What happens to my debt when I die? Debt
If you have debt, you may be worried about what happens to it when you die. In particular, you may be concerned that your debts will become the responsibility of your spouse, partner, or your children following your death. In this article, we aim to explore what happens to debt when you die and provide some practical help and advice on managing debt now.
As you might imagine, there are lots of different conditions regarding debt and whose responsibility it becomes following a person’s passing. But, as a general rule, when a person dies, the debts they leave behind are paid (in part or fully) with the money left behind in what is known as their estate.
What is a person’s estate?
Estate refers to any money left in a person’s bank account upon their death, savings, money from life insurance claims, investments, properties and possessions.
Upon a person’s death, someone will be appointed as ‘executor’ of their estate. An executor can be a family member, friend, or solicitor and their legal responsibility is to ensure that money left behind is used to pay off outstanding debt, with what is left over being given to named people in the will.
Will my partner, children or family members become responsible for my debt when I die?
In all cases, debt should be paid in priority order until the estate runs out of money, or all debts are paid. If there is insufficient assets or money within the estate, in most cases the debts will be written off by the lender. Debt will not automatically pass on to any surviving relations, unless they are responsible for the debt too (i.e. they acted as a guarantor or are a co-signatory of the debt).
What happens to my mortgage when I die?
If you are the sole owner of your home but there is still money left on your mortgage, then your estate may be used to pay off the outstanding debt. In some cases, life insurance payouts will cover your mortgage. However, in the absence of a life insurance claim, the property may have to be sold to cover the outstanding amount.
What happens to rent arrears when I die?
If you are in rent arrears at the time of your death, they will be paid from your estate. If there are no assets to pay for these, the landlord does not have a legal right to pursue family members for the outstanding debt.
If you rent a home with another person, and they are named on the tenancy agreement prior to your death, then they must pay off any rent arrears.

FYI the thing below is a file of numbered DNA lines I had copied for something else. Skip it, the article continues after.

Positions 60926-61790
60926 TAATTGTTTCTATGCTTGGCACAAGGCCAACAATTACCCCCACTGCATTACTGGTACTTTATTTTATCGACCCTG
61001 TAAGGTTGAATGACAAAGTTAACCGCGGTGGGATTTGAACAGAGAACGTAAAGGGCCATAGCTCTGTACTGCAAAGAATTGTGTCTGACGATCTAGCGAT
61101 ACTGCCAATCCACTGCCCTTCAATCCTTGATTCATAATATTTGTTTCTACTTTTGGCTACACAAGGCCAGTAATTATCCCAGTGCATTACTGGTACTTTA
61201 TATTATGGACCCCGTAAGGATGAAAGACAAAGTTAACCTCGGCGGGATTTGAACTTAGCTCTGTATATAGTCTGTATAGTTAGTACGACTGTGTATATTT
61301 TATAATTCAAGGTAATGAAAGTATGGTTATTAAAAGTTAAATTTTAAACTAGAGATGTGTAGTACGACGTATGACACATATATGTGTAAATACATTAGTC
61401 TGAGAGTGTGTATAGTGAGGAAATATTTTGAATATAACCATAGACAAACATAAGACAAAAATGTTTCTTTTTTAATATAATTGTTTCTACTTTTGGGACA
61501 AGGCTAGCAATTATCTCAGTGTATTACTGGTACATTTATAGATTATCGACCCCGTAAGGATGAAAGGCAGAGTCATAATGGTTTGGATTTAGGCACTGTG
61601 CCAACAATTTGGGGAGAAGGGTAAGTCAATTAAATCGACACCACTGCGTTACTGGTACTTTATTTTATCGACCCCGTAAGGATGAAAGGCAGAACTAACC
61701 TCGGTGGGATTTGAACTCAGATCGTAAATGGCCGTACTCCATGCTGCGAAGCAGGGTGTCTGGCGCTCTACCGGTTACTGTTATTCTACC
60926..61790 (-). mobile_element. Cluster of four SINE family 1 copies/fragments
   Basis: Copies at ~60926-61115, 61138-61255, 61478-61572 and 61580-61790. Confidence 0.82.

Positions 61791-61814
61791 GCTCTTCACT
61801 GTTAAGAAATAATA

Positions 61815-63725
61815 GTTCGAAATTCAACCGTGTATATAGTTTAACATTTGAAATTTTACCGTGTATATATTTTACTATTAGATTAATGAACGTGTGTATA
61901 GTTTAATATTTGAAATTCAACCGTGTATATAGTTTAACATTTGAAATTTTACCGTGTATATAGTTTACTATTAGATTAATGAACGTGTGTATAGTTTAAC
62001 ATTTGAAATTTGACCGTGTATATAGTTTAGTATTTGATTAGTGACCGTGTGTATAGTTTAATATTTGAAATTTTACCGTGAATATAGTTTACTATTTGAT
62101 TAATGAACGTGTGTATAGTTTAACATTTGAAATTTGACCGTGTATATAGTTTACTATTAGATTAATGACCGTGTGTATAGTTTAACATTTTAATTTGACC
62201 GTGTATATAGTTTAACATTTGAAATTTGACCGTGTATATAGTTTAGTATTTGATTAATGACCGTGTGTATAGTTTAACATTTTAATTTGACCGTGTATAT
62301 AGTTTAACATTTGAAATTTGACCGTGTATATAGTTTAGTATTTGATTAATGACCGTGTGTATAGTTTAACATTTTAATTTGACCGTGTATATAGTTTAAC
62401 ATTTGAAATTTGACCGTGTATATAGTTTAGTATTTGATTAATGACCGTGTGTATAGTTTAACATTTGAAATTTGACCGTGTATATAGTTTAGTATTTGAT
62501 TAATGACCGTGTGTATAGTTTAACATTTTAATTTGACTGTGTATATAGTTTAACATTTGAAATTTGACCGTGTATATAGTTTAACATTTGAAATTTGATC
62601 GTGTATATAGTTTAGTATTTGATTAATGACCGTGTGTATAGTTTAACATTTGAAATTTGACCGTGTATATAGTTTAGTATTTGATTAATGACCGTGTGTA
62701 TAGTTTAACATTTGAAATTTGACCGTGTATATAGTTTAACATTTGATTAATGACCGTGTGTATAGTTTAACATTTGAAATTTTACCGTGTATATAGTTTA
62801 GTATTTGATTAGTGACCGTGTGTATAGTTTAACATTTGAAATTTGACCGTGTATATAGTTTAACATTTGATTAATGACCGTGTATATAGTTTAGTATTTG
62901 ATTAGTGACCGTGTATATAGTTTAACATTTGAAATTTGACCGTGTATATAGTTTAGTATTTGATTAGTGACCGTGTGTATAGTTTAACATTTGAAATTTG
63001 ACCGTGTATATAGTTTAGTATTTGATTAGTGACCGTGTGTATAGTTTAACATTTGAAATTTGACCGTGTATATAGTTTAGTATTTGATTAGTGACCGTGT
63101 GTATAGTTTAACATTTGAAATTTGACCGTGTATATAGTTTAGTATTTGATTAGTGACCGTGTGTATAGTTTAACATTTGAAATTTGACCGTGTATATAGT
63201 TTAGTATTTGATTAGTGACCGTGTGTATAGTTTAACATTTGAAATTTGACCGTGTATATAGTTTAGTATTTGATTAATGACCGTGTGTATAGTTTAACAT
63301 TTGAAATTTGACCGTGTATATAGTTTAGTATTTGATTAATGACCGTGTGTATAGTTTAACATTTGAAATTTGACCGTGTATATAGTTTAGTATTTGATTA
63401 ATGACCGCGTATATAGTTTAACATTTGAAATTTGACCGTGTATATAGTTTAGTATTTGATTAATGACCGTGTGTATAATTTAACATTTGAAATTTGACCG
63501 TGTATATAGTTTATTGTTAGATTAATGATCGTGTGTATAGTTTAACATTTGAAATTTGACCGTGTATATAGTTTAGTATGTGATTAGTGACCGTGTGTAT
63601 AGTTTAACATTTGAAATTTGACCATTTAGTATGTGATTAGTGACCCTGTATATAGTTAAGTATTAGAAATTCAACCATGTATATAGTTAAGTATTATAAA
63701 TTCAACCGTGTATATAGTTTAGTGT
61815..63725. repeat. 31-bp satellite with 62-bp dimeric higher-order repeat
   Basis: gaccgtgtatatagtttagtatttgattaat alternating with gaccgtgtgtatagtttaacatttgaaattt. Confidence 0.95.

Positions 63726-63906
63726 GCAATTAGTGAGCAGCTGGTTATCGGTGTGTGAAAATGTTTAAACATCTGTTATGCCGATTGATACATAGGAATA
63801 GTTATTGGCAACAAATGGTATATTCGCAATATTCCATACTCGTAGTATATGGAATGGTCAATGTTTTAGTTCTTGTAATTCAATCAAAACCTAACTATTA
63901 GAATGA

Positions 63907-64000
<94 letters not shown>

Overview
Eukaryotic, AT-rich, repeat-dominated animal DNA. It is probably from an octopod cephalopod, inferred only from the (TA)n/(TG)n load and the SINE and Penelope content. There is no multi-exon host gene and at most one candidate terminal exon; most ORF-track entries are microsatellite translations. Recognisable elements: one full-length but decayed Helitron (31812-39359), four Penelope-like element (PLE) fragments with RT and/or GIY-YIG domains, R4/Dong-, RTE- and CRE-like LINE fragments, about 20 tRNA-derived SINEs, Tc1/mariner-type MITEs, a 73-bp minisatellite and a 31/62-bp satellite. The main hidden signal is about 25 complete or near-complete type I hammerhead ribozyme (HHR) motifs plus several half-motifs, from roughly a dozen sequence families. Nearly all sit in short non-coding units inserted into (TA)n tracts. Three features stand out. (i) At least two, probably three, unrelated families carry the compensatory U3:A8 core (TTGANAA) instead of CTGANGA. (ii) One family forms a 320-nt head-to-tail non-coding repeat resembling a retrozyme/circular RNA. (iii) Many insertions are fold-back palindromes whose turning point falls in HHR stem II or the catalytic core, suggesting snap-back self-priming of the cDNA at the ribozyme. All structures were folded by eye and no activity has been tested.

What happens to my loan and credit card debt when I die?
Once priority debts have been paid from your estate, only then will repayments be made for this type of debt. If you have secured a loan with the help of a guarantor, if there are insufficient assets to pay this off, they then become liable for the outstanding amount. Similarly, if you hold a credit card with someone else, the debt will become their responsibility.
What happens to my savings when I die?
If you have a savings account, any money held within it will form part of your estate and this will be used to pay off outstanding debts before any money or assets are given to those named in your will. This is the same with any money in your current account, investments and ISAs, etc.
Get help and advice with your finances
Debt can be a difficult thing to deal with. It can feel overwhelming and hopeless. Similarly, you may feel anxious about whose responsibility your debt becomes when you die. In many cases, debt will not pass on to your partner, spouse or children following your passing. Although your estate (the money and assets you leave behind) will be used to pay off these debts before any money is given as inheritance to named individuals in your will.
If you need practical help and advice to support you in getting your finances in order, talk to us today. At Building Better Opportunities in Stafford and South Staffordshire, we can support you to manage your debts and help you to put the right measures in place to protect your family and loved ones in the event that something happens to you. To find out more about how we can help, take a look at our Financial Advice page, or contact us using the form below. Alternatively, our advocates at one of our drop in sessions across the region can support you. Click here to find your nearest Work Club.